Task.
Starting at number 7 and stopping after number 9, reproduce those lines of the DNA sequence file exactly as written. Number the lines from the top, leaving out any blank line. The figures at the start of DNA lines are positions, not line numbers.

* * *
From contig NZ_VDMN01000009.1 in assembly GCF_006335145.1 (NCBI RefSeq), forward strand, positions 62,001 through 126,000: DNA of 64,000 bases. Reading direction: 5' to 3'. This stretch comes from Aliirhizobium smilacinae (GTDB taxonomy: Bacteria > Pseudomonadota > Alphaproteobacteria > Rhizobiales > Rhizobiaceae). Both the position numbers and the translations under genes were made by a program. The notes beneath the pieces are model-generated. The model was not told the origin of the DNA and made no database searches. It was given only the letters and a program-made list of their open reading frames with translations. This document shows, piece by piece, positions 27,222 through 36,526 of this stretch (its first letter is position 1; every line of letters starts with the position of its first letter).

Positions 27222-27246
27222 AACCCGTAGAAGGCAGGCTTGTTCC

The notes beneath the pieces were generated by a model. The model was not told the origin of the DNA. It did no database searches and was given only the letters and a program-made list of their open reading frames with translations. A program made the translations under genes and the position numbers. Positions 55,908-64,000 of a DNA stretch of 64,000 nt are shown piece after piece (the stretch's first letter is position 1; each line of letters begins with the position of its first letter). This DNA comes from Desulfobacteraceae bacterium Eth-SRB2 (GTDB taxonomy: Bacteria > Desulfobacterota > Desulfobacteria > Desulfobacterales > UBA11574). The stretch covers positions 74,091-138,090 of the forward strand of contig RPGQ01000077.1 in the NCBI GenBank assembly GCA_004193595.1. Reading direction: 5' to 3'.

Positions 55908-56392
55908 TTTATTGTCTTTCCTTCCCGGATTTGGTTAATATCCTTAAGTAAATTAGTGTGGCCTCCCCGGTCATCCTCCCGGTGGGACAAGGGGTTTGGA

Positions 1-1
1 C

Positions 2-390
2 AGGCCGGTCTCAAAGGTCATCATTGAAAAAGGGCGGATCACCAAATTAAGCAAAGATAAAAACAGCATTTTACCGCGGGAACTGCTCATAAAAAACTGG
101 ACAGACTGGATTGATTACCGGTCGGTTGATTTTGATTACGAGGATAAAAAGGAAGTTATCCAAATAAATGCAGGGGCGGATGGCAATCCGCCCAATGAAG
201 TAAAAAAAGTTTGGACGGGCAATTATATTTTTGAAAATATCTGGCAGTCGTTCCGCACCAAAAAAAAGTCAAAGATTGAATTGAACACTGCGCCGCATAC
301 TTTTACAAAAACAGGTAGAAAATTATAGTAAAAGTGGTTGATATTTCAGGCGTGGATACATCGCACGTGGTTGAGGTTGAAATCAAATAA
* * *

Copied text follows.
Positions 1-1
1 C

Positions 2-390